Part of the whole professional networking game is the practically mandatory involvement in LinkedIn followed by the chasing down of endorsements and testimonials. We've all heard the stories about how so-and-so was hired through a connection made on LinkedIn or some other social network. I know someone who knows four someones who did actually find jobs that way. But I don't know anyone who can boast that success.
Maybe I don't know the right people.
Anyway, promotional gurus state that one must toot one's own horn in order to be noticed and for others to recognize your greatness. Okay, maybe not greatness. Let's shoot for competence. In any case, it does no good--and maybe some ill--to proclaim as boxer Mohammed Ali, "I am the greatest!" I'm good at what I do, but I also know there's always someone better out there. And there are a whole lot of people who are worse.
So, instead of bragging about my own awesomeness, I ask clients and colleagues to do that for me. Tell them I'm a wonderful writer, an insightful editor, a skilled organizer. Tell them, please!
I suppose I'd like a little cheese with that whine, too.
Anyway, testimonials and endorsements are supposed to work magic. At the very least, I can send potential clients to my LinkedIn profile and hope they see the "Gosh, she's wonderful! You should hire her!" recommendations and take them to heart. It's all part and parcel of the marketing game. After all, no one goes to an unhappy client and asks for a lousy, scathing review. Heck, I get those without asking. Just take a gander at the review on GoodReads for Russian Gold. Ouch!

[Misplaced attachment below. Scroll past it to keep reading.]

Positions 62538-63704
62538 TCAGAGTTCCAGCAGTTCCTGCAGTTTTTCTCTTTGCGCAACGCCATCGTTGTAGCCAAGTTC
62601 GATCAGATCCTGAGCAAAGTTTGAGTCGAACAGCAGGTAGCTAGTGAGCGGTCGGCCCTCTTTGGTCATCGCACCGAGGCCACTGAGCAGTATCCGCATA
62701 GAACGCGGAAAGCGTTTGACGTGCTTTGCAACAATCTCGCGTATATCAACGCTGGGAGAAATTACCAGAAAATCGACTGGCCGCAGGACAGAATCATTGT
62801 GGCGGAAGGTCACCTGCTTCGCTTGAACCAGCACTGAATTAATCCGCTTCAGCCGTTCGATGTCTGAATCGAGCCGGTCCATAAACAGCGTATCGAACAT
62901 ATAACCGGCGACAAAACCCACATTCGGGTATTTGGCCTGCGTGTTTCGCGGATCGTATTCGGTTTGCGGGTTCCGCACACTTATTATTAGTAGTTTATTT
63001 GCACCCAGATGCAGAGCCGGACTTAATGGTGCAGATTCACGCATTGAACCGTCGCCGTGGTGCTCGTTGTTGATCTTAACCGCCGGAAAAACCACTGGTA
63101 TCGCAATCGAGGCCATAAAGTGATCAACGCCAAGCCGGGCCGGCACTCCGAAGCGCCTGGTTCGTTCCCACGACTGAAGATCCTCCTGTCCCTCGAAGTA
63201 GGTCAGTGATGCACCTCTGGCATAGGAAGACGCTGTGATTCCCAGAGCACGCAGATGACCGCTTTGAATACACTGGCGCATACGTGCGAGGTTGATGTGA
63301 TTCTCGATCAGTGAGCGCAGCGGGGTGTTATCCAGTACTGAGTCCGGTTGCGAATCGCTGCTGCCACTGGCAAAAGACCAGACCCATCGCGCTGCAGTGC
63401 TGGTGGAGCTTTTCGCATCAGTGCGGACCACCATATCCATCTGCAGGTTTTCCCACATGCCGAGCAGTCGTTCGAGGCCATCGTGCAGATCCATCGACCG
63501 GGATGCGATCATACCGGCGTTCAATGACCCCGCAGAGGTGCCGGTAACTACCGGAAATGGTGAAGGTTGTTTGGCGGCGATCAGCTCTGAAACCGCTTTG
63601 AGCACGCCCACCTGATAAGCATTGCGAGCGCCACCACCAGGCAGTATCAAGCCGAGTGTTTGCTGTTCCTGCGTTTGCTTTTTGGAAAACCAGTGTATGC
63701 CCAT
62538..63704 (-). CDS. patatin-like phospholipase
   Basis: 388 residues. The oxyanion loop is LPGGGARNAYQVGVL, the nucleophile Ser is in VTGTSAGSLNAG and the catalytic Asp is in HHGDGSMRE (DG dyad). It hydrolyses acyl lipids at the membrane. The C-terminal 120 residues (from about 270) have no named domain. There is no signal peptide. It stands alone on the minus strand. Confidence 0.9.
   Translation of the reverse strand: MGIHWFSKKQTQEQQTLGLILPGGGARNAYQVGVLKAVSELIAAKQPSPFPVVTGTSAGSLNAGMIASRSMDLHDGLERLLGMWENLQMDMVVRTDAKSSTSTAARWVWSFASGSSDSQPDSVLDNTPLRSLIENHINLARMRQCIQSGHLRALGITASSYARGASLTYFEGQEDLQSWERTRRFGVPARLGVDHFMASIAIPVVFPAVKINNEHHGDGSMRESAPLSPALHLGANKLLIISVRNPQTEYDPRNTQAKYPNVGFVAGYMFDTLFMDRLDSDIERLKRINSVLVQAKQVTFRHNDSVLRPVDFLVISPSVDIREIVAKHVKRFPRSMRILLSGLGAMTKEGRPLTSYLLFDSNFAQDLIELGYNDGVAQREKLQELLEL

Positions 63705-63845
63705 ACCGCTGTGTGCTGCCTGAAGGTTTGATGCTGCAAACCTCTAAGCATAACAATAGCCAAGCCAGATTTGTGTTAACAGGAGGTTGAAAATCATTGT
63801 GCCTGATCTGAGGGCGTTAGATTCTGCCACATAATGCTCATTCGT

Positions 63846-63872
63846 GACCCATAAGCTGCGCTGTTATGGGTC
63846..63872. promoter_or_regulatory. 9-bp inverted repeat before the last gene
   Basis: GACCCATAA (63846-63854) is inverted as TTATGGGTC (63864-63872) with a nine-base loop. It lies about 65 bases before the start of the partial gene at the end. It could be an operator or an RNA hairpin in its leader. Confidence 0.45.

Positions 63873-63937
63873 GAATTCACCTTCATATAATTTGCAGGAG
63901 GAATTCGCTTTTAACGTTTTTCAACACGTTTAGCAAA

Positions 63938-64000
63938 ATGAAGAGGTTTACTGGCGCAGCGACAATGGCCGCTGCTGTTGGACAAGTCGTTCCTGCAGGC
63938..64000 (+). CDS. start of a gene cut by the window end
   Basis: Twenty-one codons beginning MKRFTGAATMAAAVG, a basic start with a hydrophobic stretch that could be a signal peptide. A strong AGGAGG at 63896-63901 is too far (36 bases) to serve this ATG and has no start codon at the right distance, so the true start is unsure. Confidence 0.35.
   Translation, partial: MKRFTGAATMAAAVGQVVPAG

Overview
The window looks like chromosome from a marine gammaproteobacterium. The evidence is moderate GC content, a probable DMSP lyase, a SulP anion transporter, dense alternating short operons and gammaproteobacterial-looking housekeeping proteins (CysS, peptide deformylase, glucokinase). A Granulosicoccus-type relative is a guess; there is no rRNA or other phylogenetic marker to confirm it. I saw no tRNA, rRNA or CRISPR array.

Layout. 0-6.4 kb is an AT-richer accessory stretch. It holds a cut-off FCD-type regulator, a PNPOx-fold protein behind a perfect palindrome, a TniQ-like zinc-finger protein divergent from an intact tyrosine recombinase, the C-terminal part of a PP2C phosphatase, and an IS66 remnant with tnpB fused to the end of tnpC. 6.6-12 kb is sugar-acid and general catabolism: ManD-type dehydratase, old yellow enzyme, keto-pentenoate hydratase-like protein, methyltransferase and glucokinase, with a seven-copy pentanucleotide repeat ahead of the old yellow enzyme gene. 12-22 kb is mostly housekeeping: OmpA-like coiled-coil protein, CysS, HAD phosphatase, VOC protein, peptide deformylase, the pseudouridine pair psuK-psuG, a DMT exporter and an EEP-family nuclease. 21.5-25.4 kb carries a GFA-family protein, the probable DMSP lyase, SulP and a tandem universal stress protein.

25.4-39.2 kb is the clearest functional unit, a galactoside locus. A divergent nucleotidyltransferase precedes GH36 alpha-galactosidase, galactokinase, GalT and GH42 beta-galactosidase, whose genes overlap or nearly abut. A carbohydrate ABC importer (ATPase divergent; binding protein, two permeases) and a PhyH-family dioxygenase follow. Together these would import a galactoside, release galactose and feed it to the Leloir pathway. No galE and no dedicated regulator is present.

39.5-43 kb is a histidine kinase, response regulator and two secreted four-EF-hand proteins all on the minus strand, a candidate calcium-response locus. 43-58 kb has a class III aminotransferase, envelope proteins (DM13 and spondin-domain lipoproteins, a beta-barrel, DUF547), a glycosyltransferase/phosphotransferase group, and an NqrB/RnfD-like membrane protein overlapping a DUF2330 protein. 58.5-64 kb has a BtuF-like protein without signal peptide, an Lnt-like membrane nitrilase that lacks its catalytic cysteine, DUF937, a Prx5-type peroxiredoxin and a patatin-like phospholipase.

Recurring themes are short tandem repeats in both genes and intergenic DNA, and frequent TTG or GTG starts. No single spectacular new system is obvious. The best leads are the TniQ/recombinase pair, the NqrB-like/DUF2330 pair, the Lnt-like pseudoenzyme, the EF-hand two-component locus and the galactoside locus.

So, if I contact you asking for a testimonial, it's not because I'm trying to build my own ego. It's because I'm trying to build my business, because the goal of every freelancer is to have people seek out my services rather than my having to chase them down and compete against the lowest of the low bidders.
Therefore, consider this an open invitation (plea, really) to endorse me and add your recommendations. I will appreciate that. Truly.
Hard boiled, scrambled, over easy, and sunny side up: eggs are the musings of Holly Bargo, the pseudonym for the author.